Birch Bark Defined

By Bobbi Henderson

Local artist Mac Squires uses birch bark as a natural canvas to create scenes that reflect and share his lifelong passion for the boreal forest. Growing up in Newfoundland, Squires developed a fondness for the reflective of nature at an early age, inspiring both his artwork and his pursuit of a career in forestry. “My forestry feeds my art, and my art feeds my forestry,” Squires says. “It allows me to look deeper.”

Squires began designing birch bark bookmarks in 1980. Decades later, after spending much of his free time exploring the bush, Squires still finds excitement in discovering a new art canvas of white or paper bark. “I only harvest bark from fallen trees, or that has been shed through winter freezing or spring growth spurts” says Squires.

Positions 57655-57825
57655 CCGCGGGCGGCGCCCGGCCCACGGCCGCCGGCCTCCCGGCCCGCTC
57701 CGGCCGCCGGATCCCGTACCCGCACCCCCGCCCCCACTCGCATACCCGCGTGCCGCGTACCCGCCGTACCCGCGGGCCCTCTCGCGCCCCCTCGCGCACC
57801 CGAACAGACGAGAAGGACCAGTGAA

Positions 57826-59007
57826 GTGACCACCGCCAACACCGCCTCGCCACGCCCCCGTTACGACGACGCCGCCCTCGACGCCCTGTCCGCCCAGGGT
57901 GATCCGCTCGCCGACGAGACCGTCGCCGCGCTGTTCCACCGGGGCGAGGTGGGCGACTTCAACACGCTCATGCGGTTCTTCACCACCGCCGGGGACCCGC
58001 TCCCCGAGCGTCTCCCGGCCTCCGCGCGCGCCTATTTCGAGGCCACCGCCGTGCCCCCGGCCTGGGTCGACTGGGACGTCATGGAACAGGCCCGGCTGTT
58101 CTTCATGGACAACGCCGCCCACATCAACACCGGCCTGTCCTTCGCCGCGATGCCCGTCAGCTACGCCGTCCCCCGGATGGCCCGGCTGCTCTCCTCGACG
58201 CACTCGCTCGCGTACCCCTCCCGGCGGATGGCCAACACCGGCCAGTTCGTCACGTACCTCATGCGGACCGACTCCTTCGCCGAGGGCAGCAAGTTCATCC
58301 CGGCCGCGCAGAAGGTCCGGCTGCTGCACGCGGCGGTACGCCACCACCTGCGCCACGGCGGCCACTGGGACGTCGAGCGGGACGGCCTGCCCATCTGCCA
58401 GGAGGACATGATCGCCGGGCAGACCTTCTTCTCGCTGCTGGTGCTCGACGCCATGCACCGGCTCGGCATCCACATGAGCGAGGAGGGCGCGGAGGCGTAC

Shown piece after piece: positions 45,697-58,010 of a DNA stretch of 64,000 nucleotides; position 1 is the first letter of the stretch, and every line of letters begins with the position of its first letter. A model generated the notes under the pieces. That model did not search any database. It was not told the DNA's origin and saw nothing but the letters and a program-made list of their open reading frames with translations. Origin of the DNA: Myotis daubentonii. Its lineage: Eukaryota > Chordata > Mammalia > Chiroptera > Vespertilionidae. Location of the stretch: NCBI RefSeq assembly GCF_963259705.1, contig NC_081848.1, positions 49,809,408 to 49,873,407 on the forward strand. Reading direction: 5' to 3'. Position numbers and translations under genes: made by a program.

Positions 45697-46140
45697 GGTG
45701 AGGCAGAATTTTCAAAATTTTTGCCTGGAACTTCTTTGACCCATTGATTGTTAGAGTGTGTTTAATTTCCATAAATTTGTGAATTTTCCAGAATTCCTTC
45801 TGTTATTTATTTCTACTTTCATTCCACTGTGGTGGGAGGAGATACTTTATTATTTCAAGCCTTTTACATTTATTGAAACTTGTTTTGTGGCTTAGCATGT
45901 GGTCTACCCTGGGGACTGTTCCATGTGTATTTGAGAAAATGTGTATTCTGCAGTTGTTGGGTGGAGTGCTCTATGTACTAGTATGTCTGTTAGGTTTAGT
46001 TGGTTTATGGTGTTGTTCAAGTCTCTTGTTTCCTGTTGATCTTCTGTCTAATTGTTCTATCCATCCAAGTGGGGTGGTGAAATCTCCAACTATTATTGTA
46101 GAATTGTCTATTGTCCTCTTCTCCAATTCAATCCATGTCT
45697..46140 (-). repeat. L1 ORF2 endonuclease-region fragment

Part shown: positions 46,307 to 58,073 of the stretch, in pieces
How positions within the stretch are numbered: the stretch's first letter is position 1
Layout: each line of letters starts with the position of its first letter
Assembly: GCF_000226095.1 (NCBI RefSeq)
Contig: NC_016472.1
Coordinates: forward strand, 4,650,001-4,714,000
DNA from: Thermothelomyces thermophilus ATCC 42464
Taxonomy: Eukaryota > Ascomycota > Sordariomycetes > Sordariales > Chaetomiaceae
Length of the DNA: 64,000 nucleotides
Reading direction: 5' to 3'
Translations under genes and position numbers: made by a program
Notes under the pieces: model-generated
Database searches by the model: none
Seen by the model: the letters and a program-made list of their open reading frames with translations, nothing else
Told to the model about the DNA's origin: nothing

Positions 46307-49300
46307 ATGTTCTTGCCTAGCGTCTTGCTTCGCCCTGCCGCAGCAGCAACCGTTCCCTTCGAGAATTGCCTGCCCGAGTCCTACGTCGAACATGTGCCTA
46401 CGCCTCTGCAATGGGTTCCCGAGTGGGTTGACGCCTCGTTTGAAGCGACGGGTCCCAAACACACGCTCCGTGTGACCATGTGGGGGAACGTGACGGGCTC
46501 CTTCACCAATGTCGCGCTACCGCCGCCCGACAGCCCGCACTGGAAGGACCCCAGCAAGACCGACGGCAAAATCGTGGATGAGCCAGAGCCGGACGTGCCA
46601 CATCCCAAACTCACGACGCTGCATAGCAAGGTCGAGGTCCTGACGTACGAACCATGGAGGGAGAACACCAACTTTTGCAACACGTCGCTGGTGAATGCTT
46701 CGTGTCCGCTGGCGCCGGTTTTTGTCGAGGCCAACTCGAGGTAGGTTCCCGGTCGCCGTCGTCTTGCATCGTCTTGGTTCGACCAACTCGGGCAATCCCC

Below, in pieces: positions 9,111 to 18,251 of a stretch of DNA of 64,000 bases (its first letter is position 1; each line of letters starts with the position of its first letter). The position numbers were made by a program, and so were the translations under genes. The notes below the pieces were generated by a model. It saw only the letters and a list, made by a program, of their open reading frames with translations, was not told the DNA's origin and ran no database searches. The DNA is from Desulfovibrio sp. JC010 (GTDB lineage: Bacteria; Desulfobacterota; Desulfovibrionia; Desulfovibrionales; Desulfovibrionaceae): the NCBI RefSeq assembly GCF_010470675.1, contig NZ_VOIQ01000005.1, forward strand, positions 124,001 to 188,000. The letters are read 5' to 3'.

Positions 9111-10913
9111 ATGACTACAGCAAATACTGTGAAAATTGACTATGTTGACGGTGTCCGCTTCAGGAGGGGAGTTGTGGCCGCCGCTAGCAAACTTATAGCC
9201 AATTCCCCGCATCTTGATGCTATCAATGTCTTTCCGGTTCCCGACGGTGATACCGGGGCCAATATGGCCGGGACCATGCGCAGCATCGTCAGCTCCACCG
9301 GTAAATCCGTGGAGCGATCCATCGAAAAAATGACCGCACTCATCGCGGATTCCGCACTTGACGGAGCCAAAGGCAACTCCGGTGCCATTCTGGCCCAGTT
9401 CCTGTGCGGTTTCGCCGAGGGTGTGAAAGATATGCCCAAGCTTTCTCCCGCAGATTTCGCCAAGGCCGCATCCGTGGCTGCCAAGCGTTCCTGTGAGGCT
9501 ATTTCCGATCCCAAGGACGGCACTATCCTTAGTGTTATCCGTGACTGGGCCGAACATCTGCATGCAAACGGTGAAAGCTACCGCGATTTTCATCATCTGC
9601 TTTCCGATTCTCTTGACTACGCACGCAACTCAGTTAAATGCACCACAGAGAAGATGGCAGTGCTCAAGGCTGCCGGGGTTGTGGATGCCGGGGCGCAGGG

Squires’ palette consists purely of black ink and white acrylic, relying on nature to provide the rest—each unique piece of bark contains natural elements that help to define objects drawn within the scene. Squires reveals an often impressive spectrum of colours by delicately cutting and peeling away at the papery thin layers. Each finished piece represents a short story or teaching of Squires’ experiences. “I can use my art to explain things. How we use the forest, what the impacts are of that use, and how the forest mends itself,” he says.

 Squires has evolved his art as a passionate and creative outlet hoping to challenge set beliefs about our forests, and how our practices and demands today impact our forests for future generations. “I will be very happy if the main result is people questioning what they already think. Don’t take my word for it: question,” he says.

Squires’ drawings can be found at Local Colour Art Gallery or by scheduling a visit to his home studio, Boreal Musings, contact him at